Domestic violence charges can cover a wide range of situations where an individual’s behavior could be considered criminal acts. Sometimes, the material facts in these cases are strong and compelling, while other cases can be filed based on frivolous or weak evidence that could easily cast reasonable doubt.
Among those situations where reasonable doubt is present is when claims are brought forth after a long period of time, which happens in some domestic violence cases. Many cases involve testimony from a victim or witness to the accused act, and memories can fade or even be embellished after a period of time has lapsed.
These are also cases that could be questionable even when a prosecutor wants to go forward with pressing charges, and a statute of limitations violation could result in a case dismissal with aggressive legal representation.
Many domestic violence cases are filed based on minimal documentation and information when the evidence is relatively recent. While all domestic violence cases are treated seriously by the court, many cases will only be prosecuted within three years of the occurrence.
Cases with extenuating circumstances such as fear of reporting the abuse could be determined by the court as exceptional cases that still need criminal evaluation, so the timeline regarding the beginning of the limitations "clock" can be an issue that extends the acceptable filing period.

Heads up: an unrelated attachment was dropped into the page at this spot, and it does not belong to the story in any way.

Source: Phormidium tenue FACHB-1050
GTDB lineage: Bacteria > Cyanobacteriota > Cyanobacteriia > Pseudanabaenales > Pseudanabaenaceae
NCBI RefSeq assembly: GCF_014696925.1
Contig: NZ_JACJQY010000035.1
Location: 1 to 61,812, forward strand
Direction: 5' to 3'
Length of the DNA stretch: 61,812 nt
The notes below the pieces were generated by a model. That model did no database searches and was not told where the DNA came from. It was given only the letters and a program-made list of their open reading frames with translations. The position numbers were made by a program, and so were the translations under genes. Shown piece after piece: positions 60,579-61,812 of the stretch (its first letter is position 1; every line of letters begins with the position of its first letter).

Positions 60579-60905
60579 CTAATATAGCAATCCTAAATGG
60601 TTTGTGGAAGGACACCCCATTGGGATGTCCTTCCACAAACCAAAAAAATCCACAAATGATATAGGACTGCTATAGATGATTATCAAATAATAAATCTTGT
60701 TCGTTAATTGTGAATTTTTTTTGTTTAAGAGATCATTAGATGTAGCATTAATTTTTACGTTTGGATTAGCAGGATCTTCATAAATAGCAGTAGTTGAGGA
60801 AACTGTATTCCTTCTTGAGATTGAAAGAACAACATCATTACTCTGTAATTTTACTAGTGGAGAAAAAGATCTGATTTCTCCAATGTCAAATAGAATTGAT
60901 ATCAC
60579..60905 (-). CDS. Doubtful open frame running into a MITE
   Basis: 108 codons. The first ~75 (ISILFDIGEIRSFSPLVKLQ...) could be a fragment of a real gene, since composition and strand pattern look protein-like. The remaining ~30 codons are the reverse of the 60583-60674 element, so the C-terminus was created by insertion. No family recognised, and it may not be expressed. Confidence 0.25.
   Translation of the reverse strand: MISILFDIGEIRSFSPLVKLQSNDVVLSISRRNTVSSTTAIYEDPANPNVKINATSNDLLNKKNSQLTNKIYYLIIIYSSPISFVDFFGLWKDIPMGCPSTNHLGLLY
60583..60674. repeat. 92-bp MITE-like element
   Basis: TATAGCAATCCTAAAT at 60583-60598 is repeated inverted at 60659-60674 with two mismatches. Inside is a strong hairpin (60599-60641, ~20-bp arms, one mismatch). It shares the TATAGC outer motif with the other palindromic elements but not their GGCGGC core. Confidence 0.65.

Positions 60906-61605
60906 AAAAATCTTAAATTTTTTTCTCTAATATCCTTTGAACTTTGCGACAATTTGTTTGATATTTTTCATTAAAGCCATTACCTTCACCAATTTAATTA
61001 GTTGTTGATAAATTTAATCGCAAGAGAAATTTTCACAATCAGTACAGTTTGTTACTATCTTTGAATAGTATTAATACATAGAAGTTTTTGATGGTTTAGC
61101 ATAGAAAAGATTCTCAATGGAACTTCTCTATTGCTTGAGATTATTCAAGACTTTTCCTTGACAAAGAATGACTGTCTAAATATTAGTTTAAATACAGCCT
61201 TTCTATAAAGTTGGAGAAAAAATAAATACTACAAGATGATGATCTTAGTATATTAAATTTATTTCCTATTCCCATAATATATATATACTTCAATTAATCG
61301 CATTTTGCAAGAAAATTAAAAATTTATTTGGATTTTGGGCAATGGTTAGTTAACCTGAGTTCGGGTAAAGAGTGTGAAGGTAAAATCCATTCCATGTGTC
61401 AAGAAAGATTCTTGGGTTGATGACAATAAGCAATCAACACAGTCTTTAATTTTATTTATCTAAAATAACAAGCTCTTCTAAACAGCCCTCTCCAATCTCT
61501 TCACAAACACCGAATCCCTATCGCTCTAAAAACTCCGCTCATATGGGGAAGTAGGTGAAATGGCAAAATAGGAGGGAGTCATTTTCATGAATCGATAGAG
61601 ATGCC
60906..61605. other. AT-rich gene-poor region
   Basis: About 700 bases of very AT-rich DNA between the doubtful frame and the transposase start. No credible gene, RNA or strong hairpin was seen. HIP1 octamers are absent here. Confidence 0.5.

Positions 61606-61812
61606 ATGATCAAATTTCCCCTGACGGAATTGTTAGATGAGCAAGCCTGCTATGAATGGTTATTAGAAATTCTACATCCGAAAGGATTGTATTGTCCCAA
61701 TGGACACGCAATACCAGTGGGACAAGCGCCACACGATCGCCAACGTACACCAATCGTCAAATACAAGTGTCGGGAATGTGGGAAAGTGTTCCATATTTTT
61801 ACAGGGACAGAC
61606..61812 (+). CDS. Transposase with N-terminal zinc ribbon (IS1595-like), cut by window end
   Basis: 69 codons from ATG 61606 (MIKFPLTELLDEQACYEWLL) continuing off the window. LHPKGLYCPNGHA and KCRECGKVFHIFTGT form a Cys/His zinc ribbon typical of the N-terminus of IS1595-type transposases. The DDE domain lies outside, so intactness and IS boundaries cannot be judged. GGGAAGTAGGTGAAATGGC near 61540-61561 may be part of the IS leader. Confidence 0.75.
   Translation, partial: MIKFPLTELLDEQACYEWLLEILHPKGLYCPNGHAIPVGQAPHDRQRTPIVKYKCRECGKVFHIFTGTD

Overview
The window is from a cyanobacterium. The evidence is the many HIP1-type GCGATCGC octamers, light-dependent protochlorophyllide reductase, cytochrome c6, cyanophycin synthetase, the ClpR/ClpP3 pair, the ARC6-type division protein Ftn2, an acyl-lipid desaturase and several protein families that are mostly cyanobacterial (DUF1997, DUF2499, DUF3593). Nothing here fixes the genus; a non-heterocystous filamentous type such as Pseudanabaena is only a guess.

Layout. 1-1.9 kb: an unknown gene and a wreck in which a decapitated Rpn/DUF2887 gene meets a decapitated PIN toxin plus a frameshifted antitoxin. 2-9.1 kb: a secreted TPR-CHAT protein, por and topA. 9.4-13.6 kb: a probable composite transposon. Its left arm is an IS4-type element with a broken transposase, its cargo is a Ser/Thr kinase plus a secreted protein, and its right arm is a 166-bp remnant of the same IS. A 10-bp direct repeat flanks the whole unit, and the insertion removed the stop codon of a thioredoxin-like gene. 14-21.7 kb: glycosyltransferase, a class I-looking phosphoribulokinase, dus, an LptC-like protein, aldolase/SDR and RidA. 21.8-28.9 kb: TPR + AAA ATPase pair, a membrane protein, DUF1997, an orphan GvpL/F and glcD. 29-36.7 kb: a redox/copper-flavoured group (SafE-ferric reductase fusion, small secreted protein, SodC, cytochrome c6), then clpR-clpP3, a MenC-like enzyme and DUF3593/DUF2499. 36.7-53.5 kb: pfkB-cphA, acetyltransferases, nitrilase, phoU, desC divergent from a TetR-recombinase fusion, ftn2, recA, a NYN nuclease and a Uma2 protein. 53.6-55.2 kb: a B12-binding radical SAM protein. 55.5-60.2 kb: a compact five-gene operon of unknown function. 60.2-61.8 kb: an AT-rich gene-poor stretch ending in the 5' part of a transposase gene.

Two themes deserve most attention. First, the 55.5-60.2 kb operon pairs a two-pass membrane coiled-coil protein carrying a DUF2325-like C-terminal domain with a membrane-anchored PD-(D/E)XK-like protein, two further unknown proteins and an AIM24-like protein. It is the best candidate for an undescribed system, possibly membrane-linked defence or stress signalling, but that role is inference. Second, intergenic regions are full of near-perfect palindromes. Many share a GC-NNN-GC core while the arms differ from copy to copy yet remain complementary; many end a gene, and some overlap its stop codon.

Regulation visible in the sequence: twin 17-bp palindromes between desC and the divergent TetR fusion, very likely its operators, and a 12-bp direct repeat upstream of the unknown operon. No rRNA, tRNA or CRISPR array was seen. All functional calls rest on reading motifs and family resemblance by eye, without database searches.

Felony charges always involve egregious behavior on some level, including the number of occurrences over a period of time, and prosecutors have up to six years to file a charge. The legal questions in felony domestic violence charges are the number of charges, the extent of abuse, and the reliability of the evidence.
In addition, other charges can also be filed when specific evidence indicates more than mere domestic abuse has happened, such as sexual abuse evidence. These cases still have the same potential for reasonable doubt when filed long after the fact, but the statute of limitations is doubled.
Are There Any Exceptions?
There are cases where acceptable time periods are immaterial and cases are "tolled" for reasonable application of the law, especially regarding availability of DNA evidence. There are few legal issues where this applies as it does in domestic violence cases, and evidence must be strong for a case to be considered outside of the limitations standards.
Cases that involve minor children at the time of the act can be extended until the victim is up to 26 years of age when evidence indicates the victim was restricted or pressured into not making the claim within the statute of limitations time frame.
Contact an Experienced Wisconsin Criminal Defense Attorney
Never go to court regarding a domestic violence issue without solid legal counsel. Call Jason D. Baltz of Milwaukee for comprehensive detailed legal defense.